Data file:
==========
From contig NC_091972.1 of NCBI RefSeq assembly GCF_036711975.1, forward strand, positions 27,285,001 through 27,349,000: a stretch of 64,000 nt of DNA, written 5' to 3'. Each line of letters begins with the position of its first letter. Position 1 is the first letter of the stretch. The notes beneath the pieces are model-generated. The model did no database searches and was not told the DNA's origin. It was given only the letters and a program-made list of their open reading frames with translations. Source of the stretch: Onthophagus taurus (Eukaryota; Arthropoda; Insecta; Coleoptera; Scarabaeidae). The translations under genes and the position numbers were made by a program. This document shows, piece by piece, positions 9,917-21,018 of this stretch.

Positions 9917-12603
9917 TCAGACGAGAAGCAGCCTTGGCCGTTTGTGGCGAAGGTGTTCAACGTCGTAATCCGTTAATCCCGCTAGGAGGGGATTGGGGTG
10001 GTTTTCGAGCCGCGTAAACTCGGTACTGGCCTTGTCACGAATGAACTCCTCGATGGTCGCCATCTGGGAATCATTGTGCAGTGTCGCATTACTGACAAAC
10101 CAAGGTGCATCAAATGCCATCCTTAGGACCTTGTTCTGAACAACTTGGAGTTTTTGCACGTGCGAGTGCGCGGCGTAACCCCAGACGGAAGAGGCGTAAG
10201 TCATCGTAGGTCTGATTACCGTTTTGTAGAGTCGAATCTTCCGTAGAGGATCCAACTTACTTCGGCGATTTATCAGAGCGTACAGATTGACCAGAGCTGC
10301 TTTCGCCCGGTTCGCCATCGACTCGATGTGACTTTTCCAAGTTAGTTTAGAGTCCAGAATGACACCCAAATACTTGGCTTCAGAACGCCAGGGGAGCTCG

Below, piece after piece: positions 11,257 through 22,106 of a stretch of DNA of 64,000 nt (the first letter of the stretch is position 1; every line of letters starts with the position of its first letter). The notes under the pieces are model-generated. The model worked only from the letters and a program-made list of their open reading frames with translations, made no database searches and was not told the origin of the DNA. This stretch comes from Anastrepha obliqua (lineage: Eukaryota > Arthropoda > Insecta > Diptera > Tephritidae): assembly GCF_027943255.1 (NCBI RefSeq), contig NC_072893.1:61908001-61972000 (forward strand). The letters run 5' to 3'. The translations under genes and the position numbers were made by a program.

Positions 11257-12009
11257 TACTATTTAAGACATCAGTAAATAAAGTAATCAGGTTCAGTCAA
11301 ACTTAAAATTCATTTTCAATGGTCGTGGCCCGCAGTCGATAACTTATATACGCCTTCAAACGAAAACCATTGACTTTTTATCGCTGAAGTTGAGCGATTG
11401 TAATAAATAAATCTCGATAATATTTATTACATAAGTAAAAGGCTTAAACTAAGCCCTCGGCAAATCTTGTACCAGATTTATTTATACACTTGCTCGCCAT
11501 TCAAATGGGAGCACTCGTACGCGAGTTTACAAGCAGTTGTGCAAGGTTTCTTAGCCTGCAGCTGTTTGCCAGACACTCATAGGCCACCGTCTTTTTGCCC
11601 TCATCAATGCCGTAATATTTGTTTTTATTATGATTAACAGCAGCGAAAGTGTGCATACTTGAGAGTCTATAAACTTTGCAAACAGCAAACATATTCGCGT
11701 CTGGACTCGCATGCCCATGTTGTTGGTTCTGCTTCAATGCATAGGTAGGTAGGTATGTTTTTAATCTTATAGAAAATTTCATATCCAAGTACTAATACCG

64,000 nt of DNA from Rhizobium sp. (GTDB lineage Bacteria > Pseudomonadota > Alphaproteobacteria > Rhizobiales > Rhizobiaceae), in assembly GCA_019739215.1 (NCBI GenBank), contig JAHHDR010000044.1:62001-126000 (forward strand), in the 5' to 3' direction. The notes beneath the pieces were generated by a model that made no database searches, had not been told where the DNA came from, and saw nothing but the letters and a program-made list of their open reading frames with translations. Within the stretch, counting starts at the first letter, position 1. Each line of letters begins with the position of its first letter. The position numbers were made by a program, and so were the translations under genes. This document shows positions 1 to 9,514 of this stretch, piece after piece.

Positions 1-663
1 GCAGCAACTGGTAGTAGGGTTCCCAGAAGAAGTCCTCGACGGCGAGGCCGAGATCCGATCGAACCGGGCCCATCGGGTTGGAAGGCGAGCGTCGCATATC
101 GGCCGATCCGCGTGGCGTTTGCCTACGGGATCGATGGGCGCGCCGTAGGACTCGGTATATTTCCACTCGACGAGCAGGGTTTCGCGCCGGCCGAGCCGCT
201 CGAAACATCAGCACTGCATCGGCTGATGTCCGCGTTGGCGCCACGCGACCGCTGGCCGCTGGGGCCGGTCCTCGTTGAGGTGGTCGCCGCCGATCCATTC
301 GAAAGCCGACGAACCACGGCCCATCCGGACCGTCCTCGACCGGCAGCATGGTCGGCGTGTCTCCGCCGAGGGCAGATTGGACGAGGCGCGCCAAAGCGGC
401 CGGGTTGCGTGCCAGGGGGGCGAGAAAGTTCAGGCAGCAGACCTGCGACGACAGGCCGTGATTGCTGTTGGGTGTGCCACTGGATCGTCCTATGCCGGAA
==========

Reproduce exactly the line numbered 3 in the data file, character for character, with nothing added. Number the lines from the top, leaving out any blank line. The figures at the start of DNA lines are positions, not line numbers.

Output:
9917 TCAGACGAGAAGCAGCCTTGGCCGTTTGTGGCGAAGGTGTTCAACGTCGTAATCCGTTAATCCCGCTAGGAGGGGATTGGGGTG